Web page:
Nice though the brick path revealed yesterday appeared to be, on closer examination it was not in great shape. Many of the bricks were cracked and shattered, and clearly they had not done a good job although a lot of effort had gone into laying them. We believe that the bricks were laid in the late 1930s and probably were covered up with tarmac early in the 1950s. They were probably quite slippery when wet, which is not ideal on a slope, such as we have at Lyminge. Anyway, the brick path is now no more.
Having taken away the bricks, we can also see that the grills, laid across the path prior to 1905 and visible in the postcard below were mostly removed before the bricks were laid.
Just one of the grills remained in place, in front of the porch on the path leading to the Old Rectory. This was embedded in concrete and required some considerable effort to remove it.
On the other side of the path up against the standing church, we have begun to break up the guttering which was in a poor state in any event. This was hard, hot work as the sun was out and shining strongly on the contractor with the jack hammer. Sweat was literally running off him. So all credit to him. He was doing a great job.
We are able to remove the guttering at the base of the church walls permanently as the new hard surface, when laid, will be porous and it will not be necessary to have a visible gutter. Water falling on the surface will simply drain straight through. This will have the benefit of reducing the risk of icing in bad weather.
We are using our contractors for the heavy work involved in preparing the site for the archaeological excavation, and we employing machinery where it is needed. Without this preparation by our contractors who have the appropriate equipment, our volunteers would be spending their time removing the modern paths and would not be focusing on the archaeology beneath. We still have a few more days of site preparation, but by Saturday, we should be ready to go.
In the meantime, we have investigated a section of the apse, which is the curved end of the Anglo-Saxon church. We began to examine this yesterday, and have exposed quite a bit more today, making sense of the odd kink in the wall that appeared on the surface.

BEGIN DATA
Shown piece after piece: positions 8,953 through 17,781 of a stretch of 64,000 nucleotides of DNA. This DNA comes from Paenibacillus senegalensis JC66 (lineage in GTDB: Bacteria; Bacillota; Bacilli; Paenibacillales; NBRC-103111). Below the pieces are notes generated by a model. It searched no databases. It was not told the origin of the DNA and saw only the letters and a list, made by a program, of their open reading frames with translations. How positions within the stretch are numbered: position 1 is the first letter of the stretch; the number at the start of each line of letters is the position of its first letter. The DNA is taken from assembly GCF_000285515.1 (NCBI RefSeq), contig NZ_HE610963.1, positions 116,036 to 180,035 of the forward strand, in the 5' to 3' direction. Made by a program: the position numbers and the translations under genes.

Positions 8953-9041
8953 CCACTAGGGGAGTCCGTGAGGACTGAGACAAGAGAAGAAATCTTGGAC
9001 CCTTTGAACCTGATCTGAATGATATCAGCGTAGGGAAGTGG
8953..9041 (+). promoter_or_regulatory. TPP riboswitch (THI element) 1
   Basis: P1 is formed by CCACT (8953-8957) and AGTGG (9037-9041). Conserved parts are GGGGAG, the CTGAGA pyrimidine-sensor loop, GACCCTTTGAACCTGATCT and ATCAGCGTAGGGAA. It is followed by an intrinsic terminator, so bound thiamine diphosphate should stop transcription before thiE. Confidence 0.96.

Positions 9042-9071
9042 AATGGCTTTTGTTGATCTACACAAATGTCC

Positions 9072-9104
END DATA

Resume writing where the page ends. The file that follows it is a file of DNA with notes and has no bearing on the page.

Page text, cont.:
What we can now see is that some of the outer face of the wall is missing so that the uppermost level of the wall does not reflect the footprint. In addition, there is what appears to be a kind of niche on the inside. This was identified by Canon Jenkins and is one of three round the inside of the apse. Right next to each other, these two features make the wall appear wavy, but this appearance is completely deceptive, and the photo below shows how the footprint is in reality nicely curved.
The wall appears to be in remarkably good condition, and the mortar is hard and well-preserved. We were not expecting this. The PCC minutes from October 1929, when it was agreed to re-bury the remains, indicated that they were suffering from the weather. This is not apparent from what we have seen so far. It appears that the mortar is original, and there are only small amounts of modern cement on the top of the wall where the modern surface was laid directly over. Otherwise, the wall is in good shape.
We have cleared the modern backfill from the gap between the outside of the church wall and the retaining wall that is holding back the churchyard to the south. We have done this for the short southerly section that curves from where the apse currently disappears under the path to the porch round to the path leading to the Old Rectory. This is the section at the bottom of Canon Jenkins’ original field plan below, including the niche at the bottom of the plan. This plan is orientated with north at the top. The second niche at the east end of the apse is still buried beneath the path. So far, we have not removed any backfill from the interior of the church. There are no small finds of any significance.